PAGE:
In fact, there may be more of a problem in the presumption that a white black man must be a good leader.
But that's another post.


Monday, March 24, 2008

Kym Worthy Charges Detroit Mayor Kilpatrick


Kym L. WorthyWayne County Prosecutor Kym Worthy held a press conference this morning regarding perjury charges against Detroit Mayor Kwame Kilpatrick.

After a lot of preamble statements lauding the "American system of Justice," she focused in on the issue of witness truth... and then, after a lot of expounding about truth and justice, she concluded that the Detroit mayor has committed perjury as well as other crimes and offenses.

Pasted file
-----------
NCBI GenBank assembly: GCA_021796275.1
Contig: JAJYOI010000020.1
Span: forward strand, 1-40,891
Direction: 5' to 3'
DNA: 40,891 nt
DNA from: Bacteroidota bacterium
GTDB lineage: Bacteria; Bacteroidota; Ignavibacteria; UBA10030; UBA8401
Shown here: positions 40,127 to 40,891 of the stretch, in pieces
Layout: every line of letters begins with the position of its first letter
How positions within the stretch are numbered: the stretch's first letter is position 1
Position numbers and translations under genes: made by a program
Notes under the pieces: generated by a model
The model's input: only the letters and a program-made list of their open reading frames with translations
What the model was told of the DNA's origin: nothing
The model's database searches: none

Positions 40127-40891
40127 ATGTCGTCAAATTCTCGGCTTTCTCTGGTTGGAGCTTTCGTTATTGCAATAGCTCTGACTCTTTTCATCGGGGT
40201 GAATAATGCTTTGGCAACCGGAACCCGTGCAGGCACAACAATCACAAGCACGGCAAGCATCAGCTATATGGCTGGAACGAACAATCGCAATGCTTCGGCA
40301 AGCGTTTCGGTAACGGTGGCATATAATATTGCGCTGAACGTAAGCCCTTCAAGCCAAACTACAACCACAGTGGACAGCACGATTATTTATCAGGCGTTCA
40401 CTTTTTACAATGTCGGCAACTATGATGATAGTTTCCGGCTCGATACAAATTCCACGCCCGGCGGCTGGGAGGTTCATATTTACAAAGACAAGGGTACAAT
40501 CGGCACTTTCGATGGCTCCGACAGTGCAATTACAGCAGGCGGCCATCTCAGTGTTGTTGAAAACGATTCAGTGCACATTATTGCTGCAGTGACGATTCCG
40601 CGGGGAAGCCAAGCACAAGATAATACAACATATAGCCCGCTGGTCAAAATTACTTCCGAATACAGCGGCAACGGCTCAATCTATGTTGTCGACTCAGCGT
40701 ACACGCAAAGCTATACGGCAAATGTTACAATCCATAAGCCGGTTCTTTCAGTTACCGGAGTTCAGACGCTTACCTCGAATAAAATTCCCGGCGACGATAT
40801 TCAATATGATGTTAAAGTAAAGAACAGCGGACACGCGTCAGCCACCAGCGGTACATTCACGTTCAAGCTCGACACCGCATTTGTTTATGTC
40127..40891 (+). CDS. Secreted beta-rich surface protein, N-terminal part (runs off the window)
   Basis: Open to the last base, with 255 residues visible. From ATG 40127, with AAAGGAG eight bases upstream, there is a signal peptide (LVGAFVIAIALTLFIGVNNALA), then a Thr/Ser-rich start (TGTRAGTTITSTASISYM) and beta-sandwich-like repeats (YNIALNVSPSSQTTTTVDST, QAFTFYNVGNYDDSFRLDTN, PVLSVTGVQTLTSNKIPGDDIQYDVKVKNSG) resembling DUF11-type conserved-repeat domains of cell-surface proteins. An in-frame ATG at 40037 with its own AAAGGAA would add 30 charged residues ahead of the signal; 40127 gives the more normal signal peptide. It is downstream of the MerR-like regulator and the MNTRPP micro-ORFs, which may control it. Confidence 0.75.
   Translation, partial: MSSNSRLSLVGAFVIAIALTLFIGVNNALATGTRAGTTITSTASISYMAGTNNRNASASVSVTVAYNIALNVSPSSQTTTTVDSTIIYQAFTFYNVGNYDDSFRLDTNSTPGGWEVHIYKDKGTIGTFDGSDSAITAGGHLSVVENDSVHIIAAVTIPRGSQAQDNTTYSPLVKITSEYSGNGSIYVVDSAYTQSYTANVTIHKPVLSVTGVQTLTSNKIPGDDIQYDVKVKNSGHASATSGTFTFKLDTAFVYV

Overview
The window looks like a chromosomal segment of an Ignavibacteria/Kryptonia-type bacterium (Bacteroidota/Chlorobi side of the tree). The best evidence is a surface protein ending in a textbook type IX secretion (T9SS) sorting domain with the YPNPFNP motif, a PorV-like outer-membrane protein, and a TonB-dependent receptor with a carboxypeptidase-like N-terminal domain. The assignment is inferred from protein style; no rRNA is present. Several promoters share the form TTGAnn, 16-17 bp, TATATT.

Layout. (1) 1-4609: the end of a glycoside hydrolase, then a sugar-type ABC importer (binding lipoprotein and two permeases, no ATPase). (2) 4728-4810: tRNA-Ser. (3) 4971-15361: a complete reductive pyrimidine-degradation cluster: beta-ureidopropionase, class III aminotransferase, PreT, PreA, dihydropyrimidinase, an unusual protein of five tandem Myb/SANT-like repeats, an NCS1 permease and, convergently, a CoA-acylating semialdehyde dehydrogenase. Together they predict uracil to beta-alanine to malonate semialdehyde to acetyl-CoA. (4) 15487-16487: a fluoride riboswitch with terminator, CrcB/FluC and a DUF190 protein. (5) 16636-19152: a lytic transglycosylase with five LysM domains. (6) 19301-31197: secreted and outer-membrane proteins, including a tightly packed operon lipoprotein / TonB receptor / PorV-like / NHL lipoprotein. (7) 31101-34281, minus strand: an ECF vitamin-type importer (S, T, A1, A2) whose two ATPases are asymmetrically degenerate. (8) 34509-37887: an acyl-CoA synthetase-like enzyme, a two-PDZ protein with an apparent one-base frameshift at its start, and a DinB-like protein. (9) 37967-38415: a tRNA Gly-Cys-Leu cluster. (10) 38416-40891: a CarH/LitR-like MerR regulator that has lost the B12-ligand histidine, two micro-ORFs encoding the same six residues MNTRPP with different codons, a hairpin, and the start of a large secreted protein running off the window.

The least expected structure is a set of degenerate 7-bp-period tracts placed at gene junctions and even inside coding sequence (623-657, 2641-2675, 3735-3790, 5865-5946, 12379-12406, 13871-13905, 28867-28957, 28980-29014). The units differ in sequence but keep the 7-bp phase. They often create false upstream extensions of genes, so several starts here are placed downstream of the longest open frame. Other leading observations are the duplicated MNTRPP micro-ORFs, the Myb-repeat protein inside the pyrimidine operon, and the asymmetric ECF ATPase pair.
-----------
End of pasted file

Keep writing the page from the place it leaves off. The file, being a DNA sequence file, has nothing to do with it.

She then said she has filed a 12 count charge against the mayor and his former Chief of Staff, Christine Beatty. These charges include:
  • obstruction of justice
  • misconduct in office [both]
  • many perjury charges for both - 15-year felonies
Now the fun begins.


Stock Market Rises


MARKET SNAPSHOT: U.S. Stock Indexes Start Higher As Investors Await Bear News

... and will go back down when it receives bearish news.
Meanwhile, oil is still priced over $100 per barrel and the U.S. Congress continues to resist expansion of U.S. oil and natural gas drilling... and the housing market continues to languish... and the jobs market sucks... and the dollar is being used to plug holes in toilet stalls.

Looks like the Fed's plan to rescue Wall Street is having some effect. Now for the rest of the economy....


Did Global Warming Cause This?


Arkansas Prepares for Worst Flooding in 25 Years